PIK3CA mutation status in Japanese lung cancer patients

PIK3CA mutation status in Japanese lung cancer patients Somatic mutations of the PIK3CA (phosphatidylinostitol 3-kinase catalytic subunit) gene have been found in human cancer patients. Previous reports suggested that about 4% of lung cancers harbored PIK3CA gene mutations. However, the clinico-pathological background for PIK3CA gene mutations has not yet been investigated in lung cancer. We have genotyped the PIK3CA gene in Japanese lung cancer patients. The study included 235 lung cancer cases surgically removed in Nagoya City University Hospital. The two PIK3CA mutation hot spots (exon 9 and exon 20) were analyzed by real time polymerase chain reaction (PCR)-based assay. The data were confirmed by direct sequencing. In exon 9, somatic mutation was found in eight patients (3.4%). The mutation included three E542K (G1624A), three E545K (G1633A), one E542Q (G1624C), and one Q546K (C1636A). However, in exon 20, there was no mutation in our lung cancer patients. PIK3CA mutations were not correlated with gender (women versus men, p = 0.4162), age (≤60 versus >60, p = 0.8027), or smoking status of the lung cancers (never versus smoker, p = 0.5666). PIK3CA mutation incidence was significantly lower in adenocarcinoma (2/135, 1.5%) than in squamous cell carcinoma (5/77, 6.5%, p = 0.0495). Among eight patients with a PIK3CA mutation, three patients also harbored an EGFR somatic mutation. PIK3CA gene mutations were rare in lung cancer; rarer in adenocarcinoma. Further functional analyses of the PIK3CA mutations are warranted to study if they could be the target of therapy for the lung cancer. http://www.deepdyve.com/assets/images/DeepDyve-Logo-lg.png Lung Cancer Elsevier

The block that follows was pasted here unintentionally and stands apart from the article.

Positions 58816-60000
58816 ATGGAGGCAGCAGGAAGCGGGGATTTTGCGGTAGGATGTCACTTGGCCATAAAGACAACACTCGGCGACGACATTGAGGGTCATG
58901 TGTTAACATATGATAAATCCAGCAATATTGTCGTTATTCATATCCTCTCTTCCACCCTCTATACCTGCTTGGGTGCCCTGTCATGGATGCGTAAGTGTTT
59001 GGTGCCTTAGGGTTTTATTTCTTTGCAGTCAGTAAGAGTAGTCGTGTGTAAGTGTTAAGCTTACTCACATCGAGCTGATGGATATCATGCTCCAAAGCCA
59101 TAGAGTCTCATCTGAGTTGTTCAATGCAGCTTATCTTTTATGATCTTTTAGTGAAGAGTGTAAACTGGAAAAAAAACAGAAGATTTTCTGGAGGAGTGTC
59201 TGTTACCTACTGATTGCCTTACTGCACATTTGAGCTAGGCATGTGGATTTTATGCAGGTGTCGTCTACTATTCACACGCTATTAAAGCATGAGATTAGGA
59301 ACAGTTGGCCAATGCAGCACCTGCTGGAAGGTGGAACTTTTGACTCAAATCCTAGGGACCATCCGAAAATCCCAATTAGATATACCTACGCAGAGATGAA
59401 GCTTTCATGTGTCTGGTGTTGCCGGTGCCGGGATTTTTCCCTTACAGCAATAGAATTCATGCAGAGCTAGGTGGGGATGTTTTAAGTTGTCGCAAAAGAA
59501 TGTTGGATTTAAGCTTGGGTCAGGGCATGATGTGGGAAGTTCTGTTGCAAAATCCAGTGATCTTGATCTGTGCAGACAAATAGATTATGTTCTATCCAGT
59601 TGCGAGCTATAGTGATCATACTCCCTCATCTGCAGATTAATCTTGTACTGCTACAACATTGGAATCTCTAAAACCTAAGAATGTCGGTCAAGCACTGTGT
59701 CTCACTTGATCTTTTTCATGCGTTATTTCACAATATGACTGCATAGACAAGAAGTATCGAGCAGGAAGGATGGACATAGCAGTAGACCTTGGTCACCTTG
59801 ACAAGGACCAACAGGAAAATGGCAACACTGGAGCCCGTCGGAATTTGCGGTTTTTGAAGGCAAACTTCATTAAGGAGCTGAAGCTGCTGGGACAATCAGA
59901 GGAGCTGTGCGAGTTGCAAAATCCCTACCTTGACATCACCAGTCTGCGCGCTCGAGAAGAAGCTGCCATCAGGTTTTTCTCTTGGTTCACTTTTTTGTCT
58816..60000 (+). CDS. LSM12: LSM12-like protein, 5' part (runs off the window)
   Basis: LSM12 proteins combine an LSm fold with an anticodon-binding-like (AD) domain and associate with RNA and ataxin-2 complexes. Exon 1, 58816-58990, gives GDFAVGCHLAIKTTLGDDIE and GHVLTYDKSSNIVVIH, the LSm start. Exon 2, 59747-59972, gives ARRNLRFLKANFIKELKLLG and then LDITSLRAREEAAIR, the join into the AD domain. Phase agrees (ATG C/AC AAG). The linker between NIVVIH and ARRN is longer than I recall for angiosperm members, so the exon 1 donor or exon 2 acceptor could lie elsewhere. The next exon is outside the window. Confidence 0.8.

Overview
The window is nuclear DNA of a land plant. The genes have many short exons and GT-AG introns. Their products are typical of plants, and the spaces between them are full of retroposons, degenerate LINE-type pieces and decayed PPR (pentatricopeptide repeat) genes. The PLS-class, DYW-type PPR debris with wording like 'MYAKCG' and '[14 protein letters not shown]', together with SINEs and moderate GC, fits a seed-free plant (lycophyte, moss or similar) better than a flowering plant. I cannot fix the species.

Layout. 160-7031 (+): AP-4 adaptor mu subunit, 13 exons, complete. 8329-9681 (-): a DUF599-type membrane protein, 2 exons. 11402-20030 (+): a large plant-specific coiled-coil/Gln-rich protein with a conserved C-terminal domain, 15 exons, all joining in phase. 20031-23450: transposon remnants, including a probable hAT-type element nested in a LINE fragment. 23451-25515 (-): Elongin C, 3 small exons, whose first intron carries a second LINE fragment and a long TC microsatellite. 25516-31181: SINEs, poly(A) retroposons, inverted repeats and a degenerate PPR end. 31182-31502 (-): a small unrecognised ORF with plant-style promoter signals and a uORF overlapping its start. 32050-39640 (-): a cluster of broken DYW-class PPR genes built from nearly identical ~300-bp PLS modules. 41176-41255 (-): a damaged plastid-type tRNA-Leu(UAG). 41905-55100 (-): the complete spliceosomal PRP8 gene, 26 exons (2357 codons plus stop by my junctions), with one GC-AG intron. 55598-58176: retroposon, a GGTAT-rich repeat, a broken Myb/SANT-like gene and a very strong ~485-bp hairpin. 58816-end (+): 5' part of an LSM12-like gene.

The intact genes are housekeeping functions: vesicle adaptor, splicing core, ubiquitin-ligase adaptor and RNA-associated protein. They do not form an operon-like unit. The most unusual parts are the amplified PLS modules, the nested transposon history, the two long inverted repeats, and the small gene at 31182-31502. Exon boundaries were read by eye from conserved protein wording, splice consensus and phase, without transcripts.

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Publisher
Elsevier
Copyright
Copyright © 2006 Elsevier Ireland Ltd
ISSN
0169-5002
eISSN
1872-8332
DOI
10.1016/j.lungcan.2006.07.006
Publisher site
See Article on Publisher Site

Abstract

Somatic mutations of the PIK3CA (phosphatidylinostitol 3-kinase catalytic subunit) gene have been found in human cancer patients. Previous reports suggested that about 4% of lung cancers harbored PIK3CA gene mutations. However, the clinico-pathological background for PIK3CA gene mutations has not yet been investigated in lung cancer. We have genotyped the PIK3CA gene in Japanese lung cancer patients. The study included 235 lung cancer cases surgically removed in Nagoya City University Hospital. The two PIK3CA mutation hot spots (exon 9 and exon 20) were analyzed by real time polymerase chain reaction (PCR)-based assay. The data were confirmed by direct sequencing. In exon 9, somatic mutation was found in eight patients (3.4%). The mutation included three E542K (G1624A), three E545K (G1633A), one E542Q (G1624C), and one Q546K (C1636A). However, in exon 20, there was no mutation in our lung cancer patients. PIK3CA mutations were not correlated with gender (women versus men, p = 0.4162), age (≤60 versus >60, p = 0.8027), or smoking status of the lung cancers (never versus smoker, p = 0.5666). PIK3CA mutation incidence was significantly lower in adenocarcinoma (2/135, 1.5%) than in squamous cell carcinoma (5/77, 6.5%, p = 0.0495). Among eight patients with a PIK3CA mutation, three patients also harbored an EGFR somatic mutation. PIK3CA gene mutations were rare in lung cancer; rarer in adenocarcinoma. Further functional analyses of the PIK3CA mutations are warranted to study if they could be the target of therapy for the lung cancer.

Journal

Lung CancerElsevier

Published: Nov 1, 2006

References

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